If you’ve kept your business running with employees working from home, you’re probably through the equipment setup frenzy. And now you’ve hit the working-out-the-bugs phase. This post features tech-related FAQs we’ve been answering for clients (and friends…and relatives…).
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It’s amazing what small companies can accomplish today using mobile devices. But the more we connect to our business IT networks via smartphones, tablets, and laptops, the more cybercriminals will target us. Protect your firm with a mobile device management program.
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In response to the spread of the coronavirus, COVID-19, we’ve been answering some clients’ IT questions related to working remotely. I’ll cover some basics about safely working remotely, which could be a crucial capability during this pandemic — and for unforeseen situations to come.
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“Managed IT services” can be an excellent solution for small companies that don’t have in-house IT expertise. But the term is vague, and IT vendors use it in different ways. In this post, I’ll explain the basic types of managed IT services that are most important for SMBs.
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If you’ve been researching how to outsource your small company’s IT, you’ve probably seen the term “managed services provider.” What does that mean, and is that model a good fit for your SMB? Answering that question correctly can help your business run better and grow faster.
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If your SMB must comply with cybersecurity regulations, you’re probably in a tough situation: You can’t afford in-house IT staff, but you REALLY can’t afford fines for non-compliance — or worse — costly cyber attacks. I’ve recently created three resources for firms facing this dilemma:
One basic email security fix is an effective weapon against phishing attacks on your SMB. It also protects your company’s brand and reputation by stopping scammers from imitating (or “spoofing”) your company’s email addresses to launch phishing attacks or spam campaigns.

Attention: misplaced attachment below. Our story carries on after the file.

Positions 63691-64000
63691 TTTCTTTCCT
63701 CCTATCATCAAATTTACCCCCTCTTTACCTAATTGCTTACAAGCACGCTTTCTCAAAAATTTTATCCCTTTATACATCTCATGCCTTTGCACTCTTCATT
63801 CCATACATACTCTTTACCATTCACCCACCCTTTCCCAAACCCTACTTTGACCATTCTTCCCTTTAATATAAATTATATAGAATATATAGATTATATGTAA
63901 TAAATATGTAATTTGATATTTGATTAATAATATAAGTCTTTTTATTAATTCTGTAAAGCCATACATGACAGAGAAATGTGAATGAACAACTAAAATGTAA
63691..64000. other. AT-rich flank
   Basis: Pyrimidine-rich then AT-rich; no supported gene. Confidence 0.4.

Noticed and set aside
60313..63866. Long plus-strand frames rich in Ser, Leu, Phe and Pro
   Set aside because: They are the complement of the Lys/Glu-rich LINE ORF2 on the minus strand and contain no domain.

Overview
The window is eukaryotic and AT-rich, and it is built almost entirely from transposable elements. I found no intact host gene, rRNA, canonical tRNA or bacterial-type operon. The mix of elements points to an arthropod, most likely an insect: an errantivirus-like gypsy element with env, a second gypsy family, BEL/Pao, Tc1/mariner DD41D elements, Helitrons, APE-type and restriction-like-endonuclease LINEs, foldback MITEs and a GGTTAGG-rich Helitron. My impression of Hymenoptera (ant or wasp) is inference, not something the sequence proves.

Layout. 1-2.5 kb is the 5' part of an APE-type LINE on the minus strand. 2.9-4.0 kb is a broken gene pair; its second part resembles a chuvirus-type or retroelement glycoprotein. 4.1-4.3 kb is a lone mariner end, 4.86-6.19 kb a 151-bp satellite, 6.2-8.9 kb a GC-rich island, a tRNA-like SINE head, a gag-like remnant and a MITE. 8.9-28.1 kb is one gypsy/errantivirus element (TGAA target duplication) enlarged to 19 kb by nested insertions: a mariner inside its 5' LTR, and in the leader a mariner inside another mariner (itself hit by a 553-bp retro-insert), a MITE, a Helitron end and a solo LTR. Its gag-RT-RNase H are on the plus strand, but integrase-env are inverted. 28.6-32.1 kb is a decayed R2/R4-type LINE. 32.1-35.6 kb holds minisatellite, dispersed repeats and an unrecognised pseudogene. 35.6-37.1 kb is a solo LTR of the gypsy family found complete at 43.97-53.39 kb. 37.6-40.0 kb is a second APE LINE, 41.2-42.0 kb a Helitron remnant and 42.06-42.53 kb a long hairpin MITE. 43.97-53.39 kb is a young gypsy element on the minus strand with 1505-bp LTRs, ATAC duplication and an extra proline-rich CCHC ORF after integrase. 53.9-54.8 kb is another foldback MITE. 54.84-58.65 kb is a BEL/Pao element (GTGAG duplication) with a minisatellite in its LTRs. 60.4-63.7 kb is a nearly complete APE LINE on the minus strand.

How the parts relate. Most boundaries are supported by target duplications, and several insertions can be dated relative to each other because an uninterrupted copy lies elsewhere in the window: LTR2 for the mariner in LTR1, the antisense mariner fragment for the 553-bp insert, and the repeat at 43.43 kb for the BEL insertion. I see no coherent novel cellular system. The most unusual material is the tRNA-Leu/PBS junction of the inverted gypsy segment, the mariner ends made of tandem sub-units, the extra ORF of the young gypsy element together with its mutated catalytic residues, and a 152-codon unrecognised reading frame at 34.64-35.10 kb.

https://techgen.com/wp-content/uploads/2019/10/iStock-479426288.jpg7631373Reid Johnston//techgen.com/wp-content/uploads/2016/04/techgen-logo-300x88.pngReid Johnston2019-11-05 08:00:022019-11-01 14:56:44The Basic Email Security Tool Most SMBs Should Use -- But Don’t
For the third straight year, TechGen has maintained the ISO 27001 certification. Very few companies our size have achieved this. Basically, it means our own IT house is in order, so we’re not just saying we can help you do the same — we’re proving it.
Two common, insidious cyber-related crimes — employee fraud and fake email requests for wire transfers — can bleed your SMB’s bottom line over months or years. Learn the five internal cybersecurity controls that accounting experts recommend to prevent these and other losses.
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A cyber thief once tricked an employee into transferring millions of dollars from the employer’s account into the thief’s account. How? By mimicking the employee’s CEO’s distinctive writing style. This wasn’t an attack on the company’s IT network. It was something far darker.
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For small to medium-sized financial advisor firms, the best cybersecurity tool you may never have heard of is FINRA’s “Checklist for a Small Firm’s Cybersecurity Program.” Follow these tips on completing it, and your clients’ sensitive data — and your business — will be much safer.
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(UPDATED 11/12/19) Microsoft has issued yet another reason for Windows 7 users to upgrade asap. The company will stop supporting Office 365 ProPlus that’s running on Windows 7 on January 14, 2020 — the date on which it stops supporting Windows 7 and Windows Server 8.
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The more your business’s IT system grows, the more you need an up-to-date network diagram. You or your IT services provider may need it in an urgent troubleshooting situation. And that’s only one of the five reasons to have a network diagram — especially if you’re not an IT expert.
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Microsoft is retiring Windows 7 soon, and small businesses still using it are risking data breaches and deteriorating performance. Waiting until the last minute to upgrade to Windows 10 from Windows 7 could be risky. Instead, discover a smarter way to handle this and future upgrades.
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Malware-packed phishing emails to small businesses are increasing — because they flat-out work. And the fallout for you and your customers can be catastrophic. Learn to spot typical phishing ploys, and follow four best practices to protect your business from phishing.